by on May 15, 2017


Olivier Schopfer lives in Geneva, Switzerland. He likes to capture the moment in haiku and photography. His work has appeared in The Red Moon Anthology of English-Language Haiku 2014 & 2016, as well as in numerous online and print journals. He also writes articles in French about etymology and everyday expressions at Olivier Schopfer raconte les mots.

Sacred Stones

by on May 12, 2017

In the breathless way that only five-year-olds have, she explains to me the importance of each of the rocks in her box of precious things, held inviolable in the secret spot in the top drawer under all the socks. Since I well recall the totemic power of sea-glass and flat, smooth river stones for warding off evil and standing as sigils of fate’s approval of my existence, I listen to her recitation of each stone’s biography in the absent-but-present way that loving uncles have about them.

Her words wash over me, tumbling from her in little bursts of enthusiasm, rife with wandering asides, non sequiturs, and sighs of frustration at her own inability to articulate the ocean of meaning inside her. To the casual listener, it sounds like a grocery-list of items being ticked off in a sing-song litany. It sounds like that to me, too, except that I love her. So I listen past the tuneless song of “…and then…and then…and then” until I don’t hear it anymore, and I can actually listen instead.

She’s too young to affect the rhythms of a story-teller, the body-language, cadence, and intonations. The rise-and-fall, tension-and-resolve musical qualities of a story well-told are beyond her, for now. But the need to convey, to be understood, for her truth to be recognized… these things are well within her grasp, and they animate the story of her stones until it becomes epic. But not if you saw it written down. A transcript of it would be boredom itself, filled with “…and then…and then…and then.”

I’ve grown into the mantel of a storyteller in the midst of a clan of storytellers. To stand out from among the group of Bards and Bullshitters I hail from is a feat unto itself, believe me. So I listen with a different kind of attention to the tale of her sacred stones, hearing the story beats like a drum out of time, implying the shape of truths buried in her. Witnessing her evolution from Sunday to Sunday is something to behold. Soon this little one, with her earnest “…and then…and then…and thens” will be gone, replaced by a big-time first-grader with a grasp of relevant conversational threads, and a developing instinct for the social cues to tell which story, and when. And then her tales will rise to take their place on the long arc of the living narrative made up of every story ever told.

But for now she stumbles forward, leading with intention and meaning in the absence of all the words, as we ever have, as we ever will, for they are the millennial predecessors of syntax and grammar. When our ancestors grunted and gestured with stone knives and bear-skins, their intention and meaning was still plain to each other, and so we arose. As we ever have, as we ever will.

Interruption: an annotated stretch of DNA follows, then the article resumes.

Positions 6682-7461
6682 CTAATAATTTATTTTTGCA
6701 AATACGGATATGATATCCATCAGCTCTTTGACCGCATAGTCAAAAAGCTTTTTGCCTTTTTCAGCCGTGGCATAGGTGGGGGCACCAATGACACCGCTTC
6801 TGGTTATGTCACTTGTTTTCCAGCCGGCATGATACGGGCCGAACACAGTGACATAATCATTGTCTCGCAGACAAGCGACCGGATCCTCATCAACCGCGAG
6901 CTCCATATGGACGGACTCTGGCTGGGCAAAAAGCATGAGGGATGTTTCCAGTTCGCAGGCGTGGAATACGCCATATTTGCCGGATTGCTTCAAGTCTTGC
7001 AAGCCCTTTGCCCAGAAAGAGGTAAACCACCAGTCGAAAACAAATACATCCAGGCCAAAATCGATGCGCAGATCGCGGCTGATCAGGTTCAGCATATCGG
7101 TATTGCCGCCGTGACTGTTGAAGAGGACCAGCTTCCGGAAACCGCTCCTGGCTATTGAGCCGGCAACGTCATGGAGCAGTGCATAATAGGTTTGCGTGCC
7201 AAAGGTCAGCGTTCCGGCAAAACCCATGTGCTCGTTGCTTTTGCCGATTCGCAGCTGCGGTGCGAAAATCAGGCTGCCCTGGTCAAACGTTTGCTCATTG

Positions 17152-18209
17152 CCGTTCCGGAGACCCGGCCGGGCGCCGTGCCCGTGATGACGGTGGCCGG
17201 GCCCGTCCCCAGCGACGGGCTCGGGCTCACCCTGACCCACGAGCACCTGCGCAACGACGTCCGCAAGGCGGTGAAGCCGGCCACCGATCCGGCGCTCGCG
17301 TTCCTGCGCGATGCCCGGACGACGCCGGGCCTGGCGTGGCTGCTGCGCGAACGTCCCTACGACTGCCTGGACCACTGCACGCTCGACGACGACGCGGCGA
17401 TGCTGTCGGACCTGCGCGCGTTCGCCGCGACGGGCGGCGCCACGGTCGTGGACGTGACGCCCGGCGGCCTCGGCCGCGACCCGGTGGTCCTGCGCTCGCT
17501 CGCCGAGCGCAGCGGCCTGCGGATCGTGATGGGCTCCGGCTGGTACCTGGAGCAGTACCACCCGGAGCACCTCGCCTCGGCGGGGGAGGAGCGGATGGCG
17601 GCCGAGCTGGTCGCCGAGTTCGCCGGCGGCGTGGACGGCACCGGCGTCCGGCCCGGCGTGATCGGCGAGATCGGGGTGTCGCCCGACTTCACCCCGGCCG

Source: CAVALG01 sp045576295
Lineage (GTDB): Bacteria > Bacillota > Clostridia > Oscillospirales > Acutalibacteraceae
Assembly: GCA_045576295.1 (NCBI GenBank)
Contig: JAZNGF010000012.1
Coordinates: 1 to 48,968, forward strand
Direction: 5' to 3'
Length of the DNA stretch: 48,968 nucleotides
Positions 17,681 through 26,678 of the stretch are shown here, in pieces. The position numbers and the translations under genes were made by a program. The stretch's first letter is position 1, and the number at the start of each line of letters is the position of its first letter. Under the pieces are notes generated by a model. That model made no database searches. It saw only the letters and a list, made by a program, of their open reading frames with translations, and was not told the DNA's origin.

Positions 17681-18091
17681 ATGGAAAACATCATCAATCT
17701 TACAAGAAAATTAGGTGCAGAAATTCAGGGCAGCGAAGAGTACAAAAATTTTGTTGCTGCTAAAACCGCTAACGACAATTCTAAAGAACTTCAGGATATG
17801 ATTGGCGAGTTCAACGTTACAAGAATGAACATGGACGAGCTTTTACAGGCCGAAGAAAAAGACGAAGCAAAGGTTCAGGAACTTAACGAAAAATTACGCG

I know well the frustration of words that fail, that cannot contain the life they describe. When my own stories lay flat on an imaginary page, lifeless as a recitation from any randomly chosen page in the phone book, their content as stilted as a grocery-list of unrelated events, strung together by mere grammar and syntax, “…and then…and then…and then.” When all the editorial tricks are just tricks that cannot hope to animate the lifeless heap of characters we made up so we don’t have to grunt anymore. And I stare at them until it seems hopeless, all these meaningless squiggles on an electronic page that doesn’t actually exist outside the uncreated space of charged particles they inhabit. So it is that  tens of thousands of words disappear into digital nullification, countless ones and zeroes recycled for better purposes. Delete.

But some days, when I’m lucky, the love comes in.

When it does —when everything seems to shine, and even the wrong words seem to rhyme— and I’m out on the street and the 3/4 time of my steps counterpoints the 7/8 time of my heart, and every dog’s bark and shoddy muffler Dopplering away from me sings a song; the play of light and shadow is a game that the whole world is hoping I’ll notice and join in. I’m like a drop of water having rejoined its vast ocean at last, yet still a drop. The breeze chases my heels along and I am subsumed by a love of every single thing, ever.

Every person on the street, every distant soul in far-away lands, my flesh and blood; my family and friends like a fire in my bones. Even those that have betrayed me, every person that has ever cheated me, every criminal that has ever stolen from me, are separated from me only by their own illusion of “otherness.” And all the heartbreak in the world —even this I love, in the way that you love a willful child who must learn in their own way; regretful that they must, but content to walk alongside while they do.